The Pennsylvania Public Utility Commission (PUC) said natural gas producers have paid most of nearly $206 million owed under the drilling impact fee enacted under Act 13, surging past the $180 million that the state had estimated it would take in this year from its new omnibus Marcellus Shale law.
According to the PUC, the 58 producers affected by the fee have collectively paid $197.6 million, or about 96% of the total amount due, $205.9 million. Most of the producers, 35 in all, have paid their entire obligation, while six have paid a portion of their fees and 17 haven't paid anything yet.
Chesapeake Appalachia LLC paid the largest impact fee bill at $30.8 million, followed by Talisman Energy USA Inc. at $26.4 million and Range Resources Appalachia LLC at $23.7 million. All three, which account for 39% of the total amount, have paid their impact fee bills in full. Only two other producers had impact fees of more than $10 million: SWEPI LP, a Royal Dutch Shell plc subsidiary, at $15.3 million; and Anadarko E&P Co. LP at $15.0 million.
"While these figures are indeed staggering by any measure, it also serves as a stark reminder that we must ensure that we have common sense policies in place, especially local zoning uniformity at the center of Act 13, which encourage economic growth, job creation and additional revenue," Marcellus Shale Coalition President Kathryn Klaber said.
Using spud data reports provided by the state Department of Environmental Protection (DEP), the PUC determined that 4,034 horizontal and 419 verticals wells were subject to the impact fee. These well were spud in 2011 or earlier, but for the PUC's fee calculation purposes the first year for all of the wells will be considered as 2011.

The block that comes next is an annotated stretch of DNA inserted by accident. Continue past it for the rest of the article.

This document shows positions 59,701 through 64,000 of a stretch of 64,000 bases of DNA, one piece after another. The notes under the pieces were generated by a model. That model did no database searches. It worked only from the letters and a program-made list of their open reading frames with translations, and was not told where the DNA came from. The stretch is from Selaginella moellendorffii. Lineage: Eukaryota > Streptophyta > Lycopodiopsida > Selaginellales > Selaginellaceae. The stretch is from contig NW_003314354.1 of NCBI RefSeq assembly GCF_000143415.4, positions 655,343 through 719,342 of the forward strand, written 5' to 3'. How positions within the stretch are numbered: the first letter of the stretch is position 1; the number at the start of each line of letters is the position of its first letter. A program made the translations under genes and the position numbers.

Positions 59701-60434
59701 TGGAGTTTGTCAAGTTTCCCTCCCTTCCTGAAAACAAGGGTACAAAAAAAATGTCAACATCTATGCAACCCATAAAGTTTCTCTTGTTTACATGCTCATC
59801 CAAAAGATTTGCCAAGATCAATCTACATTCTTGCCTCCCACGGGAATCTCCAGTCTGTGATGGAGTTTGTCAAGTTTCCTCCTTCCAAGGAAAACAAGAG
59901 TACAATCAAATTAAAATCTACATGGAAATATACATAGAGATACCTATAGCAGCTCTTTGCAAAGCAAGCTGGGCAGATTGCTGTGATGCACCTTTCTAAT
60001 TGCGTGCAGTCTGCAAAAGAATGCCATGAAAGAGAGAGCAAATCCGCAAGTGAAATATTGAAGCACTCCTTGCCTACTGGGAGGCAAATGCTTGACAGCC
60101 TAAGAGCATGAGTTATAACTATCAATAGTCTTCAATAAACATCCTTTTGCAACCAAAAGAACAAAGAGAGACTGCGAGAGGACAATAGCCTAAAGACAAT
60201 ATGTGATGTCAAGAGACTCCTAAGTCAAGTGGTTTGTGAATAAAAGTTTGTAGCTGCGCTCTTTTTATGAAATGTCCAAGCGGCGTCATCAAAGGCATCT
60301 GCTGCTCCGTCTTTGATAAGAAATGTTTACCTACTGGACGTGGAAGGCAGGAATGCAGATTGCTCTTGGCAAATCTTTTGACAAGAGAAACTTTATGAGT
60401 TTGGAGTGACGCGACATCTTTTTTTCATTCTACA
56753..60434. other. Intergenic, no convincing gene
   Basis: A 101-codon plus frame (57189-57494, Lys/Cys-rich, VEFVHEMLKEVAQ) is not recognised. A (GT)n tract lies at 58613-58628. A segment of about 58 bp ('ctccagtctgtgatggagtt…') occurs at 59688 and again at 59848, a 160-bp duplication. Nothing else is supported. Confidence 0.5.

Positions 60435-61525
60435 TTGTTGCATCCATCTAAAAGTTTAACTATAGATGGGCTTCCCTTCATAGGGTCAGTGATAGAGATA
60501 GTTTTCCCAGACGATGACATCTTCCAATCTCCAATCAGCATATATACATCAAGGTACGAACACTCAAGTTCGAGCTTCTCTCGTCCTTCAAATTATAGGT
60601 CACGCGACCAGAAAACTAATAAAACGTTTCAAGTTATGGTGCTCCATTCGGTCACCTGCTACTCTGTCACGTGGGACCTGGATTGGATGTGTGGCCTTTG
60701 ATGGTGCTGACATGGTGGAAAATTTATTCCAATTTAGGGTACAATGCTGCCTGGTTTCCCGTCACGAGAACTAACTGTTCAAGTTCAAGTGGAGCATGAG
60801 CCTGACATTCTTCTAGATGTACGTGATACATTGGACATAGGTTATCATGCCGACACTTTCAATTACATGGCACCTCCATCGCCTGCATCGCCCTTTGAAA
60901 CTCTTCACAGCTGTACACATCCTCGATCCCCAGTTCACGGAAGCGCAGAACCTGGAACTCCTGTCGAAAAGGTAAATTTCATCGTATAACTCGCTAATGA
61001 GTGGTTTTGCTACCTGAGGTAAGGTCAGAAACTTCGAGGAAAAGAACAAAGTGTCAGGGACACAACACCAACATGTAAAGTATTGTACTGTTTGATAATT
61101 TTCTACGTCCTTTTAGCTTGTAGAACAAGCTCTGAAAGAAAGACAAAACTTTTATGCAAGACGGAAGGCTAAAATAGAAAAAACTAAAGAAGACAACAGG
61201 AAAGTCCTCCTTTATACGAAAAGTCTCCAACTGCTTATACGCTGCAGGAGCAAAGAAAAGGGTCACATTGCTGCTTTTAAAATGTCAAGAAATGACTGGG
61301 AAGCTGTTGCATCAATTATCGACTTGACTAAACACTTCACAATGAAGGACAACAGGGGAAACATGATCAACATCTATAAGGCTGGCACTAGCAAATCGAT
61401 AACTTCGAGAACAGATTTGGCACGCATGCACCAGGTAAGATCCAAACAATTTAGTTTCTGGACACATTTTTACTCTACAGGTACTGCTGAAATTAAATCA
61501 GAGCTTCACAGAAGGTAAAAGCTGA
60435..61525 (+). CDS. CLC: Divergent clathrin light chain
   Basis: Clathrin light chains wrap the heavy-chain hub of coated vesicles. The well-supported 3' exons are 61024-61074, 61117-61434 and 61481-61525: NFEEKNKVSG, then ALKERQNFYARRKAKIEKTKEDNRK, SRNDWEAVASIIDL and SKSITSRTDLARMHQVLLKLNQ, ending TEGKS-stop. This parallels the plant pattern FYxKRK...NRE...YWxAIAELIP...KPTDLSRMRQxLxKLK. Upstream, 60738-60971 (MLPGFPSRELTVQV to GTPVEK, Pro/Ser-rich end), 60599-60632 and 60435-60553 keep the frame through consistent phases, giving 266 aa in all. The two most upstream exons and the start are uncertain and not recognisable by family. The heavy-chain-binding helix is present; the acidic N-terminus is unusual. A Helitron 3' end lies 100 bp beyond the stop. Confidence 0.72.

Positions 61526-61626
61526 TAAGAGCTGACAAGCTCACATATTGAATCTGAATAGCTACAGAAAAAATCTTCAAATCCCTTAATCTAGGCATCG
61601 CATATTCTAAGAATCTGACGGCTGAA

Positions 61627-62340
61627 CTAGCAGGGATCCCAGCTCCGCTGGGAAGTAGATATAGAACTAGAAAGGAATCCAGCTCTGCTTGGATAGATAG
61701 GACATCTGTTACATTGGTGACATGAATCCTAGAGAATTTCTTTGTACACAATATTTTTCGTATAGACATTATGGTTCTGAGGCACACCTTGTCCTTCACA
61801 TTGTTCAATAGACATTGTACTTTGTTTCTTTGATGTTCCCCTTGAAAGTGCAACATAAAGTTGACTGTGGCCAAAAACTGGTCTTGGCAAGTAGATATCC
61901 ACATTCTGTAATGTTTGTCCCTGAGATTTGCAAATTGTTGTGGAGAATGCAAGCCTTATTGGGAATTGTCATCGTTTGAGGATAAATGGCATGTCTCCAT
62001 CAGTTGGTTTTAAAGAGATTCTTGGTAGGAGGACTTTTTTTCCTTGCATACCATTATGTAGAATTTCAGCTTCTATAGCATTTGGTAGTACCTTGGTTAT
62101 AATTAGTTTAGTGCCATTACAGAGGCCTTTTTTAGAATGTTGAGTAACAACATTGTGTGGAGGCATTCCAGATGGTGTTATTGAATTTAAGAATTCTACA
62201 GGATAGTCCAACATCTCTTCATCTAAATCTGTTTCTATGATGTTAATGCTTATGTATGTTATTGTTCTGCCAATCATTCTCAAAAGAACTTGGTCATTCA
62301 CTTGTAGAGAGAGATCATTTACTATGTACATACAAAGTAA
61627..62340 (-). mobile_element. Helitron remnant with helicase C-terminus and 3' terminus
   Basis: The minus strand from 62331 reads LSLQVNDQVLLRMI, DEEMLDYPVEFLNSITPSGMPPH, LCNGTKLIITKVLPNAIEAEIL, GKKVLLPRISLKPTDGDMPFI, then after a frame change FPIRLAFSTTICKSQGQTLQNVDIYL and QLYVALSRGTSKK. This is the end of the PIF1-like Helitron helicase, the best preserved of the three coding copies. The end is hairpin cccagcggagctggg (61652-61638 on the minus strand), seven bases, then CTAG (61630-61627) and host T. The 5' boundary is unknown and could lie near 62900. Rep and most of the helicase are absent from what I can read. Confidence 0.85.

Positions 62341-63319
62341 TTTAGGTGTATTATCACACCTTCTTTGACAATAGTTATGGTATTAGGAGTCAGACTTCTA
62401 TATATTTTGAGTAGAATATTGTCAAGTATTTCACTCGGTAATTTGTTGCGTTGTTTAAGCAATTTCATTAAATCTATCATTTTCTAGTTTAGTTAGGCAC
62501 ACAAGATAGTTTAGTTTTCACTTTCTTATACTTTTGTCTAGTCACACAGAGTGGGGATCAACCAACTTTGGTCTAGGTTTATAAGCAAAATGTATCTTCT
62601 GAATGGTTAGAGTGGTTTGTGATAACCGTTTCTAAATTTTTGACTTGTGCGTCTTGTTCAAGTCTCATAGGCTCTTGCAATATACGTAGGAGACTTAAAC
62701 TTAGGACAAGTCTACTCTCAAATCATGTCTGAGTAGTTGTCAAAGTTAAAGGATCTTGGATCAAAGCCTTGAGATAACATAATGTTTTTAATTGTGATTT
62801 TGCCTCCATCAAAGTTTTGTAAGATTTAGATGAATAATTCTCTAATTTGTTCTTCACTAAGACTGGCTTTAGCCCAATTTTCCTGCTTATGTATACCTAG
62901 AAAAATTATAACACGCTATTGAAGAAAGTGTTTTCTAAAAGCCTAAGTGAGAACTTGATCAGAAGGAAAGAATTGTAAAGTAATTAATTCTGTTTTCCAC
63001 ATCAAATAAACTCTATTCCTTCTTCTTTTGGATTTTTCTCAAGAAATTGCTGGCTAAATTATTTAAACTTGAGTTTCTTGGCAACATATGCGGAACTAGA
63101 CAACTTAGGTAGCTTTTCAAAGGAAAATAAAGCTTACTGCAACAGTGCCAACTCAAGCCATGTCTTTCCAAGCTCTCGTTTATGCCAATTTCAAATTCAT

Chesapeake accounted for the highest number of horizontal wells (615) subject to the fee, followed by Talisman (526), Range (473), SWEPI (306) and Anadarko (299). Nearly half of the vertical wells subject to the impact fee were drilled by Atlas Resources LLC, which had 214. Cabot Oil & Gas Corp. had the second-highest number of vertical wells at 38. Most of the other producers with vertical wells had fewer than 10.
Pennsylvania had estimated that the impact fee would net about $180 million in 2012, increasing to $211 million in 2013 and $264 million in 2014 (see NGI, April 30). The PUC will set the rate for wells drilled this year on Jan. 31, 2013 using a tiered structure set according to the average price of natural gas on New York Mercantile Exchange for the last day of the preceding 12 months and adjusted for the Consumer Price Index. The payments for the 2012 fee are due April 1, 2013. The fee lasts for the first 15 years of the life of a well and decreases annually.
Although the PUC data was not broken down by county, it is believed that Bradford County will receive the most impact fee money because it led unconventional production during the first half of 2012 (see NGI, Aug. 27). Other counties that should receive sizeable portions of the impact fee pot include Susquehanna, Lycoming, Tioga, Washington, Greene, Wyoming, Westmoreland, Clinton and Fayette counties.